CARMEL — For the past half-century, the state’s two Big 10 universities shared the Indianapolis market with a Frankenstein approach that yielded “IUPUI.” Last month, Indiana and Purdue universities participated in a cordial divorce, with the two universities going their separate ways, albeit while preparing to live across the street from each other (better for the kids).
Former Purdue President Mitch Daniels credits IU President Pamela Whitten for creating this new paradigm. “I had thought for a very long time, even before I got to Purdue, there might be some better configuration of the campus downtown than what we had,” Daniels explained from his office at the Liberty Fund in Carmel. “It served us well, but it was a treaty at the inception.”
That occurred in 1969 when, at the behest of new Indianapolis Mayor Richard Lugar, a new urban university was forged, albeit with the two universities protecting turf and legacy. Daniels joined the Lugar administration in 1971. “I was close enough to hear the stories. The original idea that Mayor Lugar had was an urban university of Indianapolis,” Daniels explained. “Purdue and IU were not interested in that new rival. So out of that, and I always described it as a treaty, they gave birth to IUPUI.
“But I had thought for a long time, and I was hardly the only one, there might be a better way forward. There is also a lot of interest in the central Indiana community to a genuine, R-1 tech presence, which IUPUI did not represent. There was some good quality faculty and some research was happening there, but not the kind the city needed. The Battelle Study found us to be the biggest city in the nation that didn’t have a genuine R1 university.“
That Battelle report released in 2015 observed: “For continued success, Indianapolis needs to take more strategic advantage of the strong concentration of talent in its urban core, leading to a nationally competitive range of opportunities for regional growth and innovation in life sciences, information technology, agricultural innovation, advanced manufacturing, and other ‘advanced industries.’”
BioCrossroads CEO David L. Johnson added, “Our ability to compete on a global level requires two factors — talent and innovation. Talent begets innovation, but it also needs a physical hub to thrive — and we really don’t have that place here yet.”
Daniels took the helm at Purdue in 2013 after two terms as Indiana governor. “I had tried the idea on the IU administration more than once and there was just not interest,” Daniels said. “But when Pam Whitten was chosen, we spoke right away and I congratulated her. We got together very shortly after she had been named and after the pleasantries, the first thing I asked her was, ‘Would you be willing to consider doing something different in Indianapolis where we have this thing called IUPUI?’ And Pam said, as many had before her, ‘Yeah, what the heck is that?’”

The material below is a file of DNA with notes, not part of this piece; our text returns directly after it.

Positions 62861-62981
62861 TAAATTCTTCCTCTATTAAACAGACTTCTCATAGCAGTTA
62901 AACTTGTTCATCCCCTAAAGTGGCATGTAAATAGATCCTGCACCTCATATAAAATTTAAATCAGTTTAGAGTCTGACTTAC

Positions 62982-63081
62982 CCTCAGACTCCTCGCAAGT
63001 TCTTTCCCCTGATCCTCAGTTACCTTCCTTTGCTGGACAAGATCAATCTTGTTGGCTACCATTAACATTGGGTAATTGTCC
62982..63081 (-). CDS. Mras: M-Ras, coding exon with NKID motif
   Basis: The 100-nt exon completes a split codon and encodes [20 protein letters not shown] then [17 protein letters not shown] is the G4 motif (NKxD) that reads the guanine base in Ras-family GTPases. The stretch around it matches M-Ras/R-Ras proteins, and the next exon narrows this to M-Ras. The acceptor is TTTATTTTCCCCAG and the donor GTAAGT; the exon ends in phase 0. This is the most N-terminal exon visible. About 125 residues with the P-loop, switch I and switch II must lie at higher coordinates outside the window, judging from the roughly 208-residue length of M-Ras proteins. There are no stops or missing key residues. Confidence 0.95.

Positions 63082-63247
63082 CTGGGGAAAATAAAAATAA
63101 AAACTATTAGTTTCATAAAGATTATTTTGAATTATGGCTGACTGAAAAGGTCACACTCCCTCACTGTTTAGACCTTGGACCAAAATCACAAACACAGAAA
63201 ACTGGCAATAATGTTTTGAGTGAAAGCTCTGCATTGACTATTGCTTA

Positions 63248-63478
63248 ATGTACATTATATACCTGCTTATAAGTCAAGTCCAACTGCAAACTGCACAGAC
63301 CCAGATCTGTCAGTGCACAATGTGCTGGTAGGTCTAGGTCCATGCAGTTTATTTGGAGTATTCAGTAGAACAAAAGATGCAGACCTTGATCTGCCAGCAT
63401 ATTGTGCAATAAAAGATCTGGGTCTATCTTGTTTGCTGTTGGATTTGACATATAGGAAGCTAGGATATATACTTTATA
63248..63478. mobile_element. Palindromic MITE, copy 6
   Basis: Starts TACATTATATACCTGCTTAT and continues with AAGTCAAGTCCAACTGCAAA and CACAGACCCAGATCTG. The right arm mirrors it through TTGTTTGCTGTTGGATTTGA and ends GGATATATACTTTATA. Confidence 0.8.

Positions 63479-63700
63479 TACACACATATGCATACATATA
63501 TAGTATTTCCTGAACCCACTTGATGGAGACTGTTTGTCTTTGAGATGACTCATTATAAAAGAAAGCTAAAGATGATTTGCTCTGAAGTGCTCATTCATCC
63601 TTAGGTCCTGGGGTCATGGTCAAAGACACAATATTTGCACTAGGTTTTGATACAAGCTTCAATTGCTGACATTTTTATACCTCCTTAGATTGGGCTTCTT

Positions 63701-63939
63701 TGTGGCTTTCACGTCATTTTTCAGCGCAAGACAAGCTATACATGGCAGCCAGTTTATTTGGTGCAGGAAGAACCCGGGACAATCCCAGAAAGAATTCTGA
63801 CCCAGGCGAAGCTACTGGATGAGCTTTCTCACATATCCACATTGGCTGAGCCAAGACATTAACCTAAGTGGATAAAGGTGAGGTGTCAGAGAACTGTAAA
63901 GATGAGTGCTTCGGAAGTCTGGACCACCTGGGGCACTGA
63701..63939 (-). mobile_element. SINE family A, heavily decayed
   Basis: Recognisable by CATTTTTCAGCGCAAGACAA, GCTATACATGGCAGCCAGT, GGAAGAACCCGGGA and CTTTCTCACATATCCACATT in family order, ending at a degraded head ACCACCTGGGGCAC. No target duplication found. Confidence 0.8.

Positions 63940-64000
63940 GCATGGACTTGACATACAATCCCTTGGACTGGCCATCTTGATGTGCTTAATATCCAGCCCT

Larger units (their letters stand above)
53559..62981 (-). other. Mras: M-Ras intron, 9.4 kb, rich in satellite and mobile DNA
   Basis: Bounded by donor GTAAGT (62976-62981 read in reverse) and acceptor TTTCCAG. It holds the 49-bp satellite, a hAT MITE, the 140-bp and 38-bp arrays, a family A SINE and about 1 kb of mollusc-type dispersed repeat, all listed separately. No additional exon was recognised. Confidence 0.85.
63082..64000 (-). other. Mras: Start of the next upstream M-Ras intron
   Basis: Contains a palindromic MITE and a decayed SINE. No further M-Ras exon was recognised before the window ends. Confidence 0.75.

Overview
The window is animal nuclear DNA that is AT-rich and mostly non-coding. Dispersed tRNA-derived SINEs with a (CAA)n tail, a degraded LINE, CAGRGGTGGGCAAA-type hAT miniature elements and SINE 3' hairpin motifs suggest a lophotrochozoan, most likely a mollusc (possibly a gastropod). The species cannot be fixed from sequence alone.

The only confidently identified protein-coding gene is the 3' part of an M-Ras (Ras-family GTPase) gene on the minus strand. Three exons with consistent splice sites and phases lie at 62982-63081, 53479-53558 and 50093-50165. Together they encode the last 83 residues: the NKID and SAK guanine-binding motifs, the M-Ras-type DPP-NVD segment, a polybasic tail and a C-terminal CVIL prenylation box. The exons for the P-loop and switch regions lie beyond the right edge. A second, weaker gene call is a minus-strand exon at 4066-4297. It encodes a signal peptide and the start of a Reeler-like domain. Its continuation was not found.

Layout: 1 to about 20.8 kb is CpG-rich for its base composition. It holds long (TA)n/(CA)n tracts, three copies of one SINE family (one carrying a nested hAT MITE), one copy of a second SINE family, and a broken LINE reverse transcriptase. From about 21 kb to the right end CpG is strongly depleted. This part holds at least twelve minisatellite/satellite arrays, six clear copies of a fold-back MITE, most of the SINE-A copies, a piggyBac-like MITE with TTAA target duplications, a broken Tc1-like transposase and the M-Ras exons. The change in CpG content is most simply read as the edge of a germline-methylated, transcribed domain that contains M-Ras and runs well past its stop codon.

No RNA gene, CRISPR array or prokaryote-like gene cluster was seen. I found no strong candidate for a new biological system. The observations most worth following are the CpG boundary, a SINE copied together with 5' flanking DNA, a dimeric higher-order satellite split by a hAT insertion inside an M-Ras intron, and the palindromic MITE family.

“It was always confusing to people,” Daniels said of the joint campus that prompted the early derisive phonic “OoeyPooey.” “I give her full credit. She was open to the idea and then her board was open to the idea and off we went.”
So this was two years in the making?
“Yes,” Daniels responded. “Tons of back and forth, trying to make certain what we came up with was beneficial to both schools and to the community. At Purdue, we opted … this is not a regional campus. It will be fully a part of Purdue University. The faculty here will be fully part of the engineering, computer science, perhaps other faculties up there. Their work will be integrated. I’m very hopeful it will give us a new option for students. We’ve been turning away some tremendously qualified applicants at Purdue, principally from other states, even after 30% growth.
“I think IU will have a clearer definition around health care and so forth, as is their focus,” Daniels said. “I’m sure they’ll do some imaginative things, too, that were just unlikely to happen under the old structure.”
Gov. Eric Holcomb told me in June that Whitten and the IU Board of Trustees decision to rethink the Indy campus was nothing short of “courageous.”
When this amicable divorce was signed in June, both current university presidents were ecstatic. “IU’s goal is nothing short of building one of the nation’s pre-eminent urban research universities, one defined by students transformed, discoveries made and communities strengthened,” Whitten said. Purdue President Mung Chiang, added, “Today’s announcement launches transformative growth for our state’s land grant university. New opportunities for Purdue University in Indianapolis are limitless.”
Daniels called it a “great brain gain of possibility” in a state that has been battling “brain drain” for years as a significant percentage of IU and Purdue graduates got their diplomas and headed for the coasts.
“Imagine some outstanding electrical engineer from Oregon who comes down and works in one of the IT startup companies here, or works for Salesforce or Lilly’s IT department to capture that talent in the future,” Daniels explained.
Brian Howey is managing editor of Howey Politics Indiana/State Affairs. Find Howey on Facebook and Twitter @hwypol.